Bedford is on the X5 bus route between Oxford, Milton Keynes and Cambridge. Buses generally leave every half hour.

By road

Bedford lies directly between the M1 and A1 motorways. Park and Ride facilities are available see, National Park and Ride Directory

Get around

The local bus services around Bedford are terrible, being both infrequent and expensive. Just about everything you'd want to see is within easy walking distance of the high street, however (at most 30 minutes if you're slow), so there's little need for anything more than your feet in good weather.

There's a reasonable but underused shuttle bus leaving the central train station, and the bus service to surrounding villages is excellent.

There are very few provisions for cyclists, though the town centre is pedestrianised. The one way system and endless traffic lights around the centre make for fun riding until you get to know the roads. Reasonably wide roads mean you don't get squeezed off too often.

Taxis are inexpensive in Bedford, although you may expect to queue for some time at town centre taxi ranks. It is usually faster to call for a cab rather than waiting in line.


  • Embankment of the Great Ouse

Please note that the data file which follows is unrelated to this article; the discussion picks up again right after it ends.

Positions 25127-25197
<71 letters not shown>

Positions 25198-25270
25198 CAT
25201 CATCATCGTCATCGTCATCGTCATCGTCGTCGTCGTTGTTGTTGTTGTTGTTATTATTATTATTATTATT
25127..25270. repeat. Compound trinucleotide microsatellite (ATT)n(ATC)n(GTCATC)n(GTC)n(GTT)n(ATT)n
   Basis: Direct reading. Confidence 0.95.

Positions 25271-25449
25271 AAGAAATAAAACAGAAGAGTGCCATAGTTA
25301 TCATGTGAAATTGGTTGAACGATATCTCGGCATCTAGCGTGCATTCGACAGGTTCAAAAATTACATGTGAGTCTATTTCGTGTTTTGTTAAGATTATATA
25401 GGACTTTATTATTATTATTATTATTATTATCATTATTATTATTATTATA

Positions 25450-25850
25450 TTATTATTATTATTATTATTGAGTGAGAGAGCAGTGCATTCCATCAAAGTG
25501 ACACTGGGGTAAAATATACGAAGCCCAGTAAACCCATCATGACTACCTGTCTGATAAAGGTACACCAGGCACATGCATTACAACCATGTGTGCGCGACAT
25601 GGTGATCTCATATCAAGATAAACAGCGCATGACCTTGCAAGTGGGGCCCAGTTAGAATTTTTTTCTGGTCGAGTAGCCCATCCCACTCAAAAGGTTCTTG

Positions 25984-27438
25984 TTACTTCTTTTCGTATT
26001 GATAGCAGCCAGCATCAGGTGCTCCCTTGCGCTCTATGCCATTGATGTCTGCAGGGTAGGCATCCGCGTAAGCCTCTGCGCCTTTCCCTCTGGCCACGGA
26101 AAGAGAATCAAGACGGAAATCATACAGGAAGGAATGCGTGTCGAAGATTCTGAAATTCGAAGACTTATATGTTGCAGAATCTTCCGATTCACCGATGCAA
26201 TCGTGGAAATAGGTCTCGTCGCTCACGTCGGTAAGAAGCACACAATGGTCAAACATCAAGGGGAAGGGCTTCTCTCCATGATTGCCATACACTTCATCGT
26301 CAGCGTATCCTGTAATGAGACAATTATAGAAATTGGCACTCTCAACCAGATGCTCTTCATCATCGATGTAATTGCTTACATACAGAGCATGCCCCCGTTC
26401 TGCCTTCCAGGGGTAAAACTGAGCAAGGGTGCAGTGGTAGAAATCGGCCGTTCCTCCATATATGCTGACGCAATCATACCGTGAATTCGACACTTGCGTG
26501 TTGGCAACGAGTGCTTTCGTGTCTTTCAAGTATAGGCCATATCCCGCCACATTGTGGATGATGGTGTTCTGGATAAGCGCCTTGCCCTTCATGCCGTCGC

• Bunyan Museum
  • Bedford Museum - a good range of anglo-saxon and roman artefacts
  • Bedford Park
  • Castle Mound
  • St Paul's Church
  • St Peter's Church
  • David Brown's Bedford town


  • Hire a boat on the rowing lake near the river. (Summer only)
  • Bedford has a well known Rugby Union team. The grounds are on Goldington Road - if you're lucky you'll be able to catch a game during the rugby season (winter, basically). If you want to fit in, you should occasionally chant "Come on you blues.". However do not join in with the "Bedford, Bedford" moo style chant unless you are sitting in the stand, as they have paid for the priviledge of singing this song.
  • Walk east along the embankment from the main bridge, over the rainbow bridge, round past the boating lake, crossing the butterfly bridge and back along the embankment. A pleasant stroll either during day or night. Stop off at one of the restaurants or pubs on the embankment for refreshments.


In shopping terms, Bedford is quite typical for a town of its size. The centre of town has the normal chain stores. There is a small indoor shopping centre, the Harpur Centre, and one dingy end of it is called the Howard Centre. The central spiral walkway between the two levels of the centre has in recent years been named The Hub and is, apparently, "The place to be seen".